Academic journal article Annals of Business Administrative Science

Critique on the Lean Production System Research

Academic journal article Annals of Business Administrative Science

Critique on the Lean Production System Research

Article excerpt

Introduction

The question, "What are the characteristics of high performance production organizations?" has seen considerable attention in the academia. Triggered by Skinner (1969), who focused on production activities as an important source of corporate competitiveness, much research has been conducted on monozukuri activities (development, production, etc.) since the 1980s. Hays and Wheelwright (1984) and Schonberger (1986) termed high-performance production firms as "world-class manufacturing" and "world-class competitors."1 Later, Womack, Jones, and Roos (1990) summarized the results of an international comparative analysis of production systems among automakers. It revealed that the monozukuri of Japanese firms (typically the Toyota Production System) performed better than those of Western firms and interpreted and conceptualized these characteristics as the "lean production system." Interest in the US manufacturing slump and the structure and success of monozukuri in Japanese firms in the 1980s developed2 into Western research on the lean production system, and researchers around the world have studied product development, production, and supply chain management (Clark & Fujimoto, 1991; Cusumano & Nobeoka, 1998; Flynn & Flynn, 2004; Flynn, Huo, & Zhao, 2010; Frohlich & Westbrook, 2001; Fujimoto, 1999, 2012; Fukuzawa, 2015; Fukuzawa & Inamizu, 2017; Holweg, 2007; Holweg & Pil, 2004; Inamizu & Fukuzawa, 2017; Ketokivi & Schroeder, 2004; MacDuffie & Pil, 1995; MacDuffie, Sethuraman, & Fisher, 1996; Oki, 2012; Shah & Ward, 2003, 2007; Swink, Narasimhan, & Wang, 2007; Takeishi, 2003).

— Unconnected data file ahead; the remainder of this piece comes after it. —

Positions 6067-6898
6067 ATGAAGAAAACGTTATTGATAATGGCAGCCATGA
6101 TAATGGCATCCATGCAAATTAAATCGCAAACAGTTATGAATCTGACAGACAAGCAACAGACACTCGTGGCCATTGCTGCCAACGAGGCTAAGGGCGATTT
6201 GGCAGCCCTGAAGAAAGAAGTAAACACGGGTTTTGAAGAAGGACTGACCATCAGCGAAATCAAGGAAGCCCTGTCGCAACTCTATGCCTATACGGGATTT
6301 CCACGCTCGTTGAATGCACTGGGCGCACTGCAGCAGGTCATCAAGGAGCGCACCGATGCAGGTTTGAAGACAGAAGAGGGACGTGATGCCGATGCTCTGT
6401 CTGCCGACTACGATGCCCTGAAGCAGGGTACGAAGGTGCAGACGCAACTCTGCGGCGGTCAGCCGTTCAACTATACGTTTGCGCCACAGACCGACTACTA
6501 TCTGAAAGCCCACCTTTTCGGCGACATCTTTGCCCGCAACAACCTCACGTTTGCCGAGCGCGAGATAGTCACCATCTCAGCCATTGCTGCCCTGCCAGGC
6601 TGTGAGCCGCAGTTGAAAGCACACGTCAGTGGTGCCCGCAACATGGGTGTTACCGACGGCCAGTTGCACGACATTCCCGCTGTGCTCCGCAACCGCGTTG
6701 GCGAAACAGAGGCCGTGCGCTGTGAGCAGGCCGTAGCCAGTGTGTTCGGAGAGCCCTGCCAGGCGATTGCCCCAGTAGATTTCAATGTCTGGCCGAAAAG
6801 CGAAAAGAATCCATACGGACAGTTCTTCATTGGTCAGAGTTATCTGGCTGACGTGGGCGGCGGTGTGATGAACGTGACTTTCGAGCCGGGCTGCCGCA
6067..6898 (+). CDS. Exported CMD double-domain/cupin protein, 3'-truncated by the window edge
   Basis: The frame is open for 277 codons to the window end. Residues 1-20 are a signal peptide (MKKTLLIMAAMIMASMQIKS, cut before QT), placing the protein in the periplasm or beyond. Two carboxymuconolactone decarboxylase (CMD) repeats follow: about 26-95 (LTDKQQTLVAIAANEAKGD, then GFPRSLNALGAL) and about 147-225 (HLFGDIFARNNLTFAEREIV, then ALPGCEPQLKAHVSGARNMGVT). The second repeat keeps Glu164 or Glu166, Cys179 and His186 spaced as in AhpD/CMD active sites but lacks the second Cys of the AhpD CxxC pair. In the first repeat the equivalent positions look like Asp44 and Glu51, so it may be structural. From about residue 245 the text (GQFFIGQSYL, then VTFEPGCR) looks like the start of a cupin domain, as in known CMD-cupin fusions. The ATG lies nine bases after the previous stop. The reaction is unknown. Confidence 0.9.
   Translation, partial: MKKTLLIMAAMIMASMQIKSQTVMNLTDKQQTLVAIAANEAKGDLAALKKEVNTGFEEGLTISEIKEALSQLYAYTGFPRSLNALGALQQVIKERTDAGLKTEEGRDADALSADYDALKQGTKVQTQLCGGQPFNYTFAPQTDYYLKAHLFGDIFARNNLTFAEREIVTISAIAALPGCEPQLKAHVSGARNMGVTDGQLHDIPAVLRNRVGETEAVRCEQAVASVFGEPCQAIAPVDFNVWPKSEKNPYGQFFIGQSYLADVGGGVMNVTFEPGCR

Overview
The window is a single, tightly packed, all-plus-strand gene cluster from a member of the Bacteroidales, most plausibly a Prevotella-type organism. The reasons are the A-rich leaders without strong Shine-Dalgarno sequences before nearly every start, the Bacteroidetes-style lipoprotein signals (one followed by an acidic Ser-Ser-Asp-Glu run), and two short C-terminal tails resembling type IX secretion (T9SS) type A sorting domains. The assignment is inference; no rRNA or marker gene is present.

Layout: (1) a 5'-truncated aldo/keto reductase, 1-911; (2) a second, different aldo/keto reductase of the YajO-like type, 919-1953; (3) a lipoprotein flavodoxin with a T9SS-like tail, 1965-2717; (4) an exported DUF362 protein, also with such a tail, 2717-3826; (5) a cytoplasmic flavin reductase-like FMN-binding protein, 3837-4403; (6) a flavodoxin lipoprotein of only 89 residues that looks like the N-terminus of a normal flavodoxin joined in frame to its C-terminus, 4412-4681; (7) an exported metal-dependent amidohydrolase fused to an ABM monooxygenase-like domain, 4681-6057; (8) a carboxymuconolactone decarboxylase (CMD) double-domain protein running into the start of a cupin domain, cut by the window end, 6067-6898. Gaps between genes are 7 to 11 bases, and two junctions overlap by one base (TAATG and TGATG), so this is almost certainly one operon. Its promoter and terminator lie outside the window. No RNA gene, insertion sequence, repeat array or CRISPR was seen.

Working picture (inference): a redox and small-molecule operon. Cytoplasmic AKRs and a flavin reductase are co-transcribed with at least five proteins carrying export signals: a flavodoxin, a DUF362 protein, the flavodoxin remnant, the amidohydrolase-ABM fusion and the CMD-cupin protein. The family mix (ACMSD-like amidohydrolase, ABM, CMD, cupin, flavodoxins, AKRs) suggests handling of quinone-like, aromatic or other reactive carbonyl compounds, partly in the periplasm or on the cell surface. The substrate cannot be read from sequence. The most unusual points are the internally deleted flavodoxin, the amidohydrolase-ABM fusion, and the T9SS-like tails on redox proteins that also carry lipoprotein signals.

In this line of research, it is essential to consider how has efficient monozukuri been understood and measured. This paper explores the contributions and limitations of some measurement scales aimed at quantitatively measuring the lean production system, through reviewing the existing questionnaire survey researches3 on the said subject.

Research Streams of the Lean Production System

(1)"Lean Production System" revealed by the international survey of automotive companies (HBS-IMVP Study)

Since the latter half of the 1970s, US researchers, mainly those at Harvard and MIT, have studied automotive companies owing to the growth of Japanese firms and difficulties of the US manufacturing industry (Abernathy, 1978; Abernathy, Clark, & Kantrow, 1983; Hayes & Wheelwright, 1984). Through the International Motor Vehicle Program (IMVP), the concept of the "lean production system" was presented using the Toyota Production System as a benchmark, and the direction of research on the performance of production and development activities has been set.

Further, multiple rounds of the IMVP were conducted; including detailed case studies and questionnaire surveys on production, development, sales, and supplier management. The IMVP was oriented to obtain objective performance data and organizational variables (interdivisional coordination and behavioral characteristics and authority of product managers), and, in addition to questionnaire surveys, it conducted on-site observations and interviews with practitioners.

Even in the automobile industry alone, there are differences between companies with regard to product complexity; thus, acquisition of numerical data on performance was difficult, requiring workarounds to make corrections (MacDuffie & Pil, 1995). However, empirical studies on major automakers throughout the world had a major impact on later research and presented influential concepts such as lean production system and heavyweight product manager (HWPM). These studies identified various characteristics for achieving high performance and showed that national and cultural differences do not create differences in productivity or other types of performance, validating that the management of development and production organizations and their strategies create performance differences. …

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